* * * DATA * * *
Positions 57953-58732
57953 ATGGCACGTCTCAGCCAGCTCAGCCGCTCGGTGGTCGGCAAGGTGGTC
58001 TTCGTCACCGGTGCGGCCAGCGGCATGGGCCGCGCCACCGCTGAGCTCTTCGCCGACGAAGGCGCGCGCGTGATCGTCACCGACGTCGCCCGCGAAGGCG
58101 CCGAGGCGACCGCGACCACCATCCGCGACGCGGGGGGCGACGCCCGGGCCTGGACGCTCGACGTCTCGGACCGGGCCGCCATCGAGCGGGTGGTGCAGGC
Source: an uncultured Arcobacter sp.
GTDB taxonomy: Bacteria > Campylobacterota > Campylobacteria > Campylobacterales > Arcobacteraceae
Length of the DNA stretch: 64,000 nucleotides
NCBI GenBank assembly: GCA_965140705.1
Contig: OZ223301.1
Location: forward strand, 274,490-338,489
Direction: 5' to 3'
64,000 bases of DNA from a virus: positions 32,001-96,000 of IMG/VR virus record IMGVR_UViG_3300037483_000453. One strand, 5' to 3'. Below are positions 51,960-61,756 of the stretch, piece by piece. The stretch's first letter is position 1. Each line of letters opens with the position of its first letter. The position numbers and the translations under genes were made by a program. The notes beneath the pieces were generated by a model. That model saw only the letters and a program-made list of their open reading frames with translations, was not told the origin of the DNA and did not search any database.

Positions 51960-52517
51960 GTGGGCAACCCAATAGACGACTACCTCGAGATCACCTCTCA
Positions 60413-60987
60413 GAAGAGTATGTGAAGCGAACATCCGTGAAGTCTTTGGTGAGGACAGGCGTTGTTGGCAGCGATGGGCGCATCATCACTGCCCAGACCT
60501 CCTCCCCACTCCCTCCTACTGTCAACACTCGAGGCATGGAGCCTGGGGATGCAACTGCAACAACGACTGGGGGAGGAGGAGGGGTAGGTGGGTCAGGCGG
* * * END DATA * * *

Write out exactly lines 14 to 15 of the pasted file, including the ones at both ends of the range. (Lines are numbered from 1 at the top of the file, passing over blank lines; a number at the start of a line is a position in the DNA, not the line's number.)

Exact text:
51960 GTGGGCAACCCAATAGACGACTACCTCGAGATCACCTCTCA
Positions 60413-60987